An anti-heroic tale or how the most pathetic story can be demythologized

“The great are fated for sore trials? It somehow sounds like discrimination. Why only the great? Why not we – the ordinary people? Or perhaps after going through a sore trial you become great? It must be so. I must become great, I don’t want to be an ordinary person all my life. And if trial will not come to Mohammed, Mohammed will find trial”
These were the thoughts of an ordinary man from a small village. He wanted so much to be a great man that if there was a good fairy, no, her boss really, he would call her. But why did this ordinary man want so much to be a great person? Was it to make his children and grandchildren proud of him? Certainly not because He had no children. Did he want to have his name written in history? It was not that as his history interests went as far as knowing that Skobelev was not only the name of a square in Sofia. He simply sought to satiate his enormous ego. He wanted to look into the mirror and see an unusual person and be filled with pride.
So the decision was made. But what should that great deed be? And because, as I mentioned earlier, he had no aspirations to historical branches, his great deed acquired somewhat different dimensions. And then He had a brainwave. Yes, the big boulder by the slope. That is right, no one had managed to move it although many had tried. He was not a weak man, on the contrary, he was tall and of a strong constitution. A little exercise and he will be ready – the only one, the strongest, the great. Overwhelmed by these thoughts, he was already running to the boulder. He did not mean to try to move it but rather see what he was to face. When he got there, He was taken aback. The boulder was enormous. It was so big that if it was really pushed into the road, it would block it and the road was so wide that a horse-drawn cart would easily pass. It was as tall as its opponent and as I mentioned earlier He was a tall men. Looking at the boulder’s size He at first got discouraged. But then he thought that the more difficult and impossible the enterprise, the greater He would be. Without wasting any more time He started practising. He practised all day, even neglected his work and often visited his opponent. The people in the village watched and unable to explain his behaviour thought he had gone mad. A long time passed after the first attempt to move the boulder. They confronted each other – He and the boulder. There was so much strength in each. He put his hands and mustered all his powers. His strong body bent under the weight and the immobility of the boulder. But He pushed until his palms started bleeding and He fell helpless by the boulder. And yet this was not the end, there followed many long days of practice and numerous unsuccessful attempts. In spite of the efforts, the blood and the pain, the boulder would not budge. The people cutting trees in the wood above wondered at his madness and felt sorry for him. He had forsaken his former life and now only the boulder mattered. He had to prove to himself that he was capable of moving it. Once, before his next attempt, He heard a deafening rattle – several cut trees were rolling down the slope. Then he heard the screams and saw the two children standing in the road. Oblivious of the people’s yelling, they stood petrified with horror and watched the lumber closing on them. Instinctively He placed his hands on the boulder. This time He pushed it as far as the road, the lumber collided with it and stopped dead. He was standing in front of his great boulder, which He had pushed as though it was as light as a feather. He no longer cared, he was unaware that he had moved the boulder but something had come back to him. He was looking at the children still standing petrified and was overwhelmed by a new feeling. It was beautiful, immensely more beautiful than He had imagined. He saw the boulder He had moved and the feeling overpowered him. It was not because of the boulder, He had not moved it for himself. He turned to the children who were looking at him too with eyes full of admiration and gratitude. He understood – He was great because of the others. The feeling became sweeter but not because of the boulder or greatness itself, it was because of truth. He now new the value of greatness in life.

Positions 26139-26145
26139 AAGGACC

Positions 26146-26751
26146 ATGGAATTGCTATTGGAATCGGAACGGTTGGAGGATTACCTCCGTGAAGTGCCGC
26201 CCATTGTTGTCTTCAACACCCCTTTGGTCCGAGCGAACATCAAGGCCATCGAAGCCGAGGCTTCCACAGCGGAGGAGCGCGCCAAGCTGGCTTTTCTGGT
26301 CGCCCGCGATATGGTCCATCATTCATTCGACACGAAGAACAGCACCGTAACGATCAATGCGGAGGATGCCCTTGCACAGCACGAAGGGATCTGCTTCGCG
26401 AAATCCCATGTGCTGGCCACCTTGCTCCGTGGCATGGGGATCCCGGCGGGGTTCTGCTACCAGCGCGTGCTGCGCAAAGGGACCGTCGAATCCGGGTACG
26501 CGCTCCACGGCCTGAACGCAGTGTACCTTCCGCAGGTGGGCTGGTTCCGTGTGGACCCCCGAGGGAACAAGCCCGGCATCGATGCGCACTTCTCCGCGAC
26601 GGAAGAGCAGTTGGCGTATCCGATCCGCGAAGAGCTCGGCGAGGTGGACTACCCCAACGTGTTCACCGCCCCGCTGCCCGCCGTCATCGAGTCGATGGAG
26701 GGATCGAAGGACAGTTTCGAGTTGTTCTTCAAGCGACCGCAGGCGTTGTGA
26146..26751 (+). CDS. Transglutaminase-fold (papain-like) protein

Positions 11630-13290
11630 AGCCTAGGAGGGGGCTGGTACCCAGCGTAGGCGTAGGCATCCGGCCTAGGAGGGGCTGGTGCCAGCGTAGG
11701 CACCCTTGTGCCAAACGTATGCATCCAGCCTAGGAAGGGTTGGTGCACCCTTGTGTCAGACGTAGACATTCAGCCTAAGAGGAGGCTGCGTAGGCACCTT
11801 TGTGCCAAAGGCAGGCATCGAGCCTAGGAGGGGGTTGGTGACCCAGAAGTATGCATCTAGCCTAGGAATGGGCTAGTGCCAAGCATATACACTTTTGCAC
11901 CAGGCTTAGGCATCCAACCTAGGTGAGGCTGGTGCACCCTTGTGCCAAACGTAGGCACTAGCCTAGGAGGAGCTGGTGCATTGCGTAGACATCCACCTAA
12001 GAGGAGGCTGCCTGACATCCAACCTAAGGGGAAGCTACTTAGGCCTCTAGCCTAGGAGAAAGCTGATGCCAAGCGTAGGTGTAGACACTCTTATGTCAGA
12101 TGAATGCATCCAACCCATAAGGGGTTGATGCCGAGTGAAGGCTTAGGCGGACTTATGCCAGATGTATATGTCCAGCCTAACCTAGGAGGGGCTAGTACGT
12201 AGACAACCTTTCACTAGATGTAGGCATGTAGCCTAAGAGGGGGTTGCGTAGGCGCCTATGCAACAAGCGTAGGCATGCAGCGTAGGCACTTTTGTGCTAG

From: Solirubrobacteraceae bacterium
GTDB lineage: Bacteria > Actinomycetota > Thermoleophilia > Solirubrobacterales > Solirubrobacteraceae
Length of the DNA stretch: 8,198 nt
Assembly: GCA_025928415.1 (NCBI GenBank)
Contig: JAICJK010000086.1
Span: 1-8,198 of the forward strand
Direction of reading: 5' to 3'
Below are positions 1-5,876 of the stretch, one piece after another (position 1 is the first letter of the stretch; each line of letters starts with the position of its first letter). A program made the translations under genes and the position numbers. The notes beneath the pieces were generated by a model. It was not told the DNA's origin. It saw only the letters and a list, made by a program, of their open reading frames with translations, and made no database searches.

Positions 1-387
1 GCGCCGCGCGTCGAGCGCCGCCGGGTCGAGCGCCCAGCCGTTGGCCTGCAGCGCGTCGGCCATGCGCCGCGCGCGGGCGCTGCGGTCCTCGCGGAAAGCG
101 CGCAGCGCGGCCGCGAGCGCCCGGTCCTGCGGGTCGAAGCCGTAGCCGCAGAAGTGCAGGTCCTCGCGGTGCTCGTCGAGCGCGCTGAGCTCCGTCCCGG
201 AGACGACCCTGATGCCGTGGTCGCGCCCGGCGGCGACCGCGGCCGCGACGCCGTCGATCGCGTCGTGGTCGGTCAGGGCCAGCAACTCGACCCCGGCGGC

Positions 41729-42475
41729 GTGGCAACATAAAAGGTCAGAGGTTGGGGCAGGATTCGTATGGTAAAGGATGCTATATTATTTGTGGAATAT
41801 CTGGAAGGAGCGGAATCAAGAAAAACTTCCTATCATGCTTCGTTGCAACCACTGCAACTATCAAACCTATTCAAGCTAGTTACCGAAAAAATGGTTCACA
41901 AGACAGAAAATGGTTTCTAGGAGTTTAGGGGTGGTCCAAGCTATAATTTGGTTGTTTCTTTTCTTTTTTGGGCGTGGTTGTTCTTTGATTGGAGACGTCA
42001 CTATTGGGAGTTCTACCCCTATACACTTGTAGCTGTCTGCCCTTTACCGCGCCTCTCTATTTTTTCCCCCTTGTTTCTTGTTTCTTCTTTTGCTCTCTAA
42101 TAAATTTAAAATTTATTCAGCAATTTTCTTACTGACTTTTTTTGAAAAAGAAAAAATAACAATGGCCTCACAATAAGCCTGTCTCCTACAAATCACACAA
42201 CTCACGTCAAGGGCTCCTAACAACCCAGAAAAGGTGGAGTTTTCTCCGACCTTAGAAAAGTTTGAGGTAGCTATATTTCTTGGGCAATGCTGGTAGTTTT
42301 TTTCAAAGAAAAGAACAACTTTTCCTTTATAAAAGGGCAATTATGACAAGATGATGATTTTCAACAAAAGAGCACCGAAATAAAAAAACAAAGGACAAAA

Svetlana Neikova – 11th grade, “Baba Tonka” School of Mathematics – Rousse, special award in the literary competition dedicated to 2nd June – the Day of Botev and those who died for the libery of Bulgaria.

A Blessing for Tomorrow!

Seemingly travelling to myself
but fleeing!
How frightening it is
to have no road.
I stretch my arms, rise and fall,
baffled, startled, unheard!

Where are you, people? I cry in fear.
Where did you go, love, in my day?
People, wake up, the night is dead.
Blind-eyed people, the day is within me!

My hope, stop, don’t go,
why leave me in the big world,
where spite and hatred kill,
and love died in the temple,

stoned by Pharisees ,
kindled with the flame of envy,
condemned, gloomy, desolate, lonely,
devoid of yesterday, today, the joy

to breathe, to love, to be, to fondle a bird, to trumpet for the morrow,
to meet the wind with a flowing mane
of a horse seen in a dream…far away.

Gallop, hope, fix your wings,
so long hidden in a dusty chest,
transcend borders, spaces, spill
the laughter of the free and brave Icarus.

Travelling to myself - with hope,
I head for each one today,
To a heart of love.
The world will be good
and the earth welcomes it
with bread and wine – an eternal blessing!

Martin Damyanov - 11th grade, “Baba Tonka” School of Mathematics – Rousse, first prize in the literary competition dedicated to 2nd June – the Day of Botev and those who died for the liberty of Bulgaria.